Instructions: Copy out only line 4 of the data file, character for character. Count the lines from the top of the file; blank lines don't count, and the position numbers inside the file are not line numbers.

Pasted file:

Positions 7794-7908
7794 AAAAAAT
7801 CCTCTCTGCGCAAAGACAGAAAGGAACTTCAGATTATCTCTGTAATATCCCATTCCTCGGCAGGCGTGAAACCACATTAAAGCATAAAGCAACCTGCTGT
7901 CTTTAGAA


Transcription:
7901 CTTTAGAA